Washing and recycling PET and PO plastics


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Different plastics exhibit different physical properties, such as differing hardness, resilience, heat resistance and thermal stability, thereby entailing varied fields of application. Transparent PET is primarily used for producing beverage bottles, whereas hard-wearing polyolefins (POs) are used to make sturdier containers, toys, pipes and household goods. Because of their wide dissemination, it is essential to recycle the end products after use and recover the plastics they are made of.

For PET, Krones closes a beverage bottle’s lifecycle using its MetaPure technology, with the portfolio including the company’s own modules for washing and decontaminating. The flakes are washed in the MetaPure W-PET, where they pass through a number of process steps including pre-treatment, caustic washing and hot post-washing. Through this process, pure flakes are obtained that can be turned into fibre or film.

PET flakes that are to be re-used in the beverage or food industries are passed to the MetaPure S, as the decontamination module treats the washed flakes so they can be turned into food-grade pellets, preforms and film. Solid state polymerisation (SSP) can be used to increase the intrinsic viscosity and match it to suit the end product into which they will be made. The process of decontaminating flakes is faster than decontaminating pellets, and it is facilitated by the MetaPure S, which provides low energy consumption and gentle material handling.

The washing module for PET. Image credit: Krones

Recycling PO (eg, HDPE or polypropylene) presents many challenges for the treatment process, one of which is how the material is returned, with the associated side effects. For packages collected from household garbage, the material obtained is usually not cleaned before recycling, meaning the polyolefins have been in contact with organic residues like tomato sauce, mayonnaise, oil, yoghurt, shampoo, household cleaning agents and other substances. This creates a sizeable biological and chemical loading and produces an unpleasant smell, making it difficult to produce an odour-neutral end product.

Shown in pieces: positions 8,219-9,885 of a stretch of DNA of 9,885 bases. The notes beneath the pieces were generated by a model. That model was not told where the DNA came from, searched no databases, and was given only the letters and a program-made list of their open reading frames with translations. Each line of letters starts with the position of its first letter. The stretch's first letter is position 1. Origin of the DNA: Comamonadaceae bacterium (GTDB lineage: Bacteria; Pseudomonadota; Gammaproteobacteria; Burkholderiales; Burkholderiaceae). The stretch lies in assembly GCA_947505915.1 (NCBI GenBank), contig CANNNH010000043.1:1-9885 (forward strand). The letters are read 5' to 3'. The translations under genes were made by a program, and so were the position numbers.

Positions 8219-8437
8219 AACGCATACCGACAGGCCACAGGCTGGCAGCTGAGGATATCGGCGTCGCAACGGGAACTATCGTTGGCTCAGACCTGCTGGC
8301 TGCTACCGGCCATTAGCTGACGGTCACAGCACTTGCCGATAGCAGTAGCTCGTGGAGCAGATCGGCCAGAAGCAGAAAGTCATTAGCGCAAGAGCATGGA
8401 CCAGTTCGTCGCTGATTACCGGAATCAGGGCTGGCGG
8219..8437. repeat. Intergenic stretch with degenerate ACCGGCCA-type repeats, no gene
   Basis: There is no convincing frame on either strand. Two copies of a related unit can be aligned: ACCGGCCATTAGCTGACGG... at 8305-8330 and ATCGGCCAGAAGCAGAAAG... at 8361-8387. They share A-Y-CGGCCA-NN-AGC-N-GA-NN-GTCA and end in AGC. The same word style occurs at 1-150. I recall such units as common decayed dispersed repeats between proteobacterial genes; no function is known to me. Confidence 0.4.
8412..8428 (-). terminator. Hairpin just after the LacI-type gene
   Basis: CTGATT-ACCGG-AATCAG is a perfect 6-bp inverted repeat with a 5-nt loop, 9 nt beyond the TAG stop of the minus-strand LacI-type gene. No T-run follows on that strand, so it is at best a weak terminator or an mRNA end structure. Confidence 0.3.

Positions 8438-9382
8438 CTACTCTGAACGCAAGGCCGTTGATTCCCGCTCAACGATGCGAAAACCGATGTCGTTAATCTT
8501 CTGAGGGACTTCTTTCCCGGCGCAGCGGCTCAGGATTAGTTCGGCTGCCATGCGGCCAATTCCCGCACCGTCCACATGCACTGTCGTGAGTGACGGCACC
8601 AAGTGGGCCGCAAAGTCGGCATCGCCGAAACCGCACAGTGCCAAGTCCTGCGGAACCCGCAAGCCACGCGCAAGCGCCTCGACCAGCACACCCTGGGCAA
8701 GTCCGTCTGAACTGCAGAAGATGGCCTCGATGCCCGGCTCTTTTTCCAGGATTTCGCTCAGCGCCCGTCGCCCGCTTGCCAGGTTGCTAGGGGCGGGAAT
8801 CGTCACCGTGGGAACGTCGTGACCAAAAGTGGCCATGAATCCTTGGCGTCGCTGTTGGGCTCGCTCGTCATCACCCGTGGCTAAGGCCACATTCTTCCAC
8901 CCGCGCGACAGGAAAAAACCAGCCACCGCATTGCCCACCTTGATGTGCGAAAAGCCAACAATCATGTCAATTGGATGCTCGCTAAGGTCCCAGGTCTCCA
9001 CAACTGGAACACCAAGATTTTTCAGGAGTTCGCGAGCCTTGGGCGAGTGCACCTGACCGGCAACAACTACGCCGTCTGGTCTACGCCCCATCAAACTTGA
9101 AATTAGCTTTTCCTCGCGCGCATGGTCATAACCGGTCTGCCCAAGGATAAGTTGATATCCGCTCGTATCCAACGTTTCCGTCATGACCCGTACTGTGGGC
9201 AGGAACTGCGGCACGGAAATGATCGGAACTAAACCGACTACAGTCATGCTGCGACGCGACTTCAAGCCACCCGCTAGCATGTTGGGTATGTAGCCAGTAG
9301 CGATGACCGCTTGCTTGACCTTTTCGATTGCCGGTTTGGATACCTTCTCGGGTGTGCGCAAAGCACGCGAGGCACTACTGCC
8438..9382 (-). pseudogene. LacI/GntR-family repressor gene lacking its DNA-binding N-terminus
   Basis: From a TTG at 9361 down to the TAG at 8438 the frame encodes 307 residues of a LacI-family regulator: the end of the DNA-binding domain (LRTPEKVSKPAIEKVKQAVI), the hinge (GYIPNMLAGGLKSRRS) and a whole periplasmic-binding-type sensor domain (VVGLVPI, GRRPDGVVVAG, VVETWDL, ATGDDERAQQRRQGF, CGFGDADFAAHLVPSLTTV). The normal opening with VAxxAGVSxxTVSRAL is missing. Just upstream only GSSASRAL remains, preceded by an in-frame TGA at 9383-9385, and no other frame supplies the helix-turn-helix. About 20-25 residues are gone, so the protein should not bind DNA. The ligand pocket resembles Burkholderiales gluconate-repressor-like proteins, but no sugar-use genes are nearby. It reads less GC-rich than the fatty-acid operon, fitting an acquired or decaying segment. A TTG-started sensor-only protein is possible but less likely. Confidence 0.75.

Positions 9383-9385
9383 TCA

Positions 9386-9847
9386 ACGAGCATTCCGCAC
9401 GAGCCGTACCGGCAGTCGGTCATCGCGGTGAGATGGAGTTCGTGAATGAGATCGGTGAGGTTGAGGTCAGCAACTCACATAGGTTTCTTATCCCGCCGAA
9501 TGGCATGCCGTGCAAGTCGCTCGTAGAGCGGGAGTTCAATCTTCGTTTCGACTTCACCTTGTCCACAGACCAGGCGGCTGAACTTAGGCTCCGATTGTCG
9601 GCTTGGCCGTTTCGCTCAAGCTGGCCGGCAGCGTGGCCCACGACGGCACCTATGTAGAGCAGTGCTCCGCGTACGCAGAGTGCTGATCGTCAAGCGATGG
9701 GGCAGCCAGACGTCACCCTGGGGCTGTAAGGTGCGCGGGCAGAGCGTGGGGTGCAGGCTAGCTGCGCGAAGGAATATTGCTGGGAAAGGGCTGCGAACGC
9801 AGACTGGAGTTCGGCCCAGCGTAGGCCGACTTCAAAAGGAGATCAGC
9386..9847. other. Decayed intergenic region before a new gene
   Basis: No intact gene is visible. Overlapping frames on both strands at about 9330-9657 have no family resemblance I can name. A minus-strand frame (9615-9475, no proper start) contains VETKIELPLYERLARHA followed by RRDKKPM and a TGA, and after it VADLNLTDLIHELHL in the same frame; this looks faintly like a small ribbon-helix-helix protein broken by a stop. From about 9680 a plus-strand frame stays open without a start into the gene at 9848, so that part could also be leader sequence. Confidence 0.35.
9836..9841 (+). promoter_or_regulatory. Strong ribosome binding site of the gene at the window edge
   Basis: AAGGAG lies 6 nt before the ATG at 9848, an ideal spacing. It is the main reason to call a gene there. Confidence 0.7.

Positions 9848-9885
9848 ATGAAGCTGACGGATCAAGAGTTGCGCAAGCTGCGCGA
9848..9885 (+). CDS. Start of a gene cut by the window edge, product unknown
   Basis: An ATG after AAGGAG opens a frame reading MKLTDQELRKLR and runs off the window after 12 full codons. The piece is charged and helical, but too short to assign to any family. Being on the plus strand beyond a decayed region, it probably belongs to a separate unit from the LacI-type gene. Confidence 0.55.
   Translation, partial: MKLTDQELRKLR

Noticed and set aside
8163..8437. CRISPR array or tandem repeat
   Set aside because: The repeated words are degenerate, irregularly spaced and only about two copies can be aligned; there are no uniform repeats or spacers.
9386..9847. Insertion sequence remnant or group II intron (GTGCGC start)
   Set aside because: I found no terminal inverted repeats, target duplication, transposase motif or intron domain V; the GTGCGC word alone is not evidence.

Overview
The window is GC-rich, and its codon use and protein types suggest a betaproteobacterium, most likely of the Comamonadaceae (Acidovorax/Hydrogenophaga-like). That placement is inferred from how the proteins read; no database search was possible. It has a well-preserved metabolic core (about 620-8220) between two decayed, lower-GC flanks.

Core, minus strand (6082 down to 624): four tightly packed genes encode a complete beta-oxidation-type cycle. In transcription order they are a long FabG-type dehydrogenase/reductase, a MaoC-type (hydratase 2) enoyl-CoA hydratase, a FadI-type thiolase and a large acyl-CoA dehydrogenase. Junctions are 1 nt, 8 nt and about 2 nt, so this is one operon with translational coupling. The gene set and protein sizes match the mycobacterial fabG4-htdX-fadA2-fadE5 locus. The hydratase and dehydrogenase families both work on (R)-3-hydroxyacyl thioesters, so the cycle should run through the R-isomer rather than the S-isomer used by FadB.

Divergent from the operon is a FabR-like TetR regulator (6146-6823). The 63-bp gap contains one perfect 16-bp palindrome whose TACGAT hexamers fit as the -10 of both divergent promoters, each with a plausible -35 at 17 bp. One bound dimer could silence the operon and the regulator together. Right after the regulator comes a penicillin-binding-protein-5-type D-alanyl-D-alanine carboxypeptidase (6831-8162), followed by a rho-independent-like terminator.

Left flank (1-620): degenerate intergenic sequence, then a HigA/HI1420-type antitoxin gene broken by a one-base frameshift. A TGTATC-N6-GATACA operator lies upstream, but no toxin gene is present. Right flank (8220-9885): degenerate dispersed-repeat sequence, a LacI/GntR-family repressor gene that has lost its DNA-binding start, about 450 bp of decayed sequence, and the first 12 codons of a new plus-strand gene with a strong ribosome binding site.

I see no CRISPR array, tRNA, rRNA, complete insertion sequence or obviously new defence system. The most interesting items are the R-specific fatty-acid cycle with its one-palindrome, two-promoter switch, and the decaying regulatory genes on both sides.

The physical properties of PO present another challenge. Exhibiting a density lower than one gram per cubic centimetre, plastics often float on the water’s surface. This is advantageous when washing PET plastics, as the closures and labels made of PO can be skimmed off the surface and removed, leaving the PET to sink to the bottom. Conversely, when washing PO by itself, it is essential to adjust the process appropriately. It is this step in the process, especially, that is of crucial importance as far as the recyclate’s quality is concerned. Inferior washing quality cannot be compensated for during further processing of the washed flakes.

To avoid impurities caused by a wrong colour and residual soiling, the simplest solution is to add colour, then manufacture downcycled plastic products. There are plans to recycle polyolefins (such as polypropylene and polyethylene) and render them amenable to top-quality re-use. To achieve this, Krones has modified the procedural approach for its MetaPure W-Po washing module and developed a recycling technology fine-tuned to the requirements posed by PO. For example, individual units have been matched to PO-specific idiosyncrasies, while the process-engineering features and the overall concept involved continue to be based on the experience gathered in the field of PET washing technology.

Trials on the company’s washing system achieved high results in regard to purity and odour neutrality, thus demonstrating Krones’ capacity to recover polyolefins in an ecologically and economically expedient manner.

Image credit: ©stock.adobe.com/au/Pavel



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